All the powers on earth can’t change destiny is a famous quote uttered by the protagonist in the Godfather III and its gravity can be well applicable in contemplating the complex life led by Sri Lanka’s first Executive President J.R Jayewardene. None wrote songs in praise of him and he led a life devoid of panegyrists around him to the very last moment, but his Himalayan contribution that completely altered the socio-political and economic space in Sri Lanka requires no further praise for a thousand years and beyond.
Junius Richard Jayewardene was born on September 17, 1906 to a family of judges and jurists. His father Justice E.W. Jayewardene was a judge in the Puisne Court of colonial Ceylon in an era, where the entry to colonial judicial service was exclusively confined to the British. Young J.R.’s childhood was a privileged one and Justice EW may have thought that his son would follow the tradition of the Jayewardene family by reaching the Judicial Service, but he never knew JR would one day appoint Judges to the Supreme Court of independent Sri Lanka.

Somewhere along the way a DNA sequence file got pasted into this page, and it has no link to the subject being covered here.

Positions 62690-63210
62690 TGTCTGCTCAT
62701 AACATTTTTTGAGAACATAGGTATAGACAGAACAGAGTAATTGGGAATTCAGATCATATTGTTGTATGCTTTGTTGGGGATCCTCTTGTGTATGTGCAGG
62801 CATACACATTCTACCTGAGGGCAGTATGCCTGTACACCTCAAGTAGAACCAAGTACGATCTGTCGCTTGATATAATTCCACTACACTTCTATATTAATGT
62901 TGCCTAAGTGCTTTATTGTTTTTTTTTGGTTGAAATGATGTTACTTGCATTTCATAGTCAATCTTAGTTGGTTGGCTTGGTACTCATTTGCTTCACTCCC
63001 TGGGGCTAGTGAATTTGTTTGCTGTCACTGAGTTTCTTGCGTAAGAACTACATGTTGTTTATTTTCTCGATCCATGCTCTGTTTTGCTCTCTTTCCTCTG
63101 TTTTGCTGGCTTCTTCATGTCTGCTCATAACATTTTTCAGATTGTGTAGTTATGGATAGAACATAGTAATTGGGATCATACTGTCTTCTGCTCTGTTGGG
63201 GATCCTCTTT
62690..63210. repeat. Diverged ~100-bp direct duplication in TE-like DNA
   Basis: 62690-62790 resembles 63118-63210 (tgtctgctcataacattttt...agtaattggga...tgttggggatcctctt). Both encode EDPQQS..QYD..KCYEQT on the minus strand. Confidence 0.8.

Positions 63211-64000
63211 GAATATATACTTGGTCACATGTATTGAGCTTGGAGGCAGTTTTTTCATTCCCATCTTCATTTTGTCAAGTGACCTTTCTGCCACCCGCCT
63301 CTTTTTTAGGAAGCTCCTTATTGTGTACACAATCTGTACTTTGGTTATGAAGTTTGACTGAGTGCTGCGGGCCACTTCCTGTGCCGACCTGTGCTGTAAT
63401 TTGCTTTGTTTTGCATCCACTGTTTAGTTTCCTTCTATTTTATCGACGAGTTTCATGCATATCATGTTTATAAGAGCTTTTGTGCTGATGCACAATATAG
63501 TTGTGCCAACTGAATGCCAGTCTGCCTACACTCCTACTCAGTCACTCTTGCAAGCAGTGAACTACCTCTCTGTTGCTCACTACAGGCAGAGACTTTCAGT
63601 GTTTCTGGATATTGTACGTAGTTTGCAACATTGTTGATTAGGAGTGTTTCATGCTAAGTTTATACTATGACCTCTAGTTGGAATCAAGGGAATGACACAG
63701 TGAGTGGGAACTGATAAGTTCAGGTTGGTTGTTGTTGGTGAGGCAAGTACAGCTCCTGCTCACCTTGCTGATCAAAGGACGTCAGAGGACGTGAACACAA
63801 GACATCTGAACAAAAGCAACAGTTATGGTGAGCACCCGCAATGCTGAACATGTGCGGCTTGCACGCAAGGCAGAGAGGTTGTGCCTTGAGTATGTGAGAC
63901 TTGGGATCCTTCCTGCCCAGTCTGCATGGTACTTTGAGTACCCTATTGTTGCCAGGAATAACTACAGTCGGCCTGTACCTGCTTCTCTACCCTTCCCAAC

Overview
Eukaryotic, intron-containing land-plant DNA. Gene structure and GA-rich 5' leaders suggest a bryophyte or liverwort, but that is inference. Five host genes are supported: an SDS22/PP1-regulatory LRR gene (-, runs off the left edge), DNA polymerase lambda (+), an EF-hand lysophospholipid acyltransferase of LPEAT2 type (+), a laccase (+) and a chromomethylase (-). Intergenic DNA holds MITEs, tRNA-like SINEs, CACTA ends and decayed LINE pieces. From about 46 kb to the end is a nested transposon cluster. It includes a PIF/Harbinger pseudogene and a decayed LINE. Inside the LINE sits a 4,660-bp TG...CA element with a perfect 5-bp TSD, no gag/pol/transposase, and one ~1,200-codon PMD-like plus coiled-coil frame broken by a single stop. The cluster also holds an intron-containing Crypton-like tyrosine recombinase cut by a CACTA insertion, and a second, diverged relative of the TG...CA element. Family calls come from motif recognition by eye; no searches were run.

J.R’s education at Royal College, Colombo was not an academically celebrated one as he could not attain greater academic merits like his father and uncles. In fact, he was an average student surrounded by many brilliant scholars, but the sheer display of gusto and determination took him to the greater heights of his schooling career before he left the hallowed portals of Royal. Unlike SWRD, who sought acceptance and admiration from his friends at both S.Thomas’ and Oxford, J.R.’s schooling career was a less extravagant one, but he displayed his brilliance beyond the classrooms at Royal.
In 1924 J.R. led the Royal College Rugby team and was defeated at the hands of Trinitians. In 1925, he played for the annual Royal-Thomian cricket encounter and was unable to score a single run. His wicket was taken by S. Thomas’ fast bowler S. Ratwatte. Failures loomed before him, even before he entered the realm of politics, but consistency was his only solace. Just like how he rose to excellence at Royal through dozens of hardships, his political triumphs were filled with obstacles.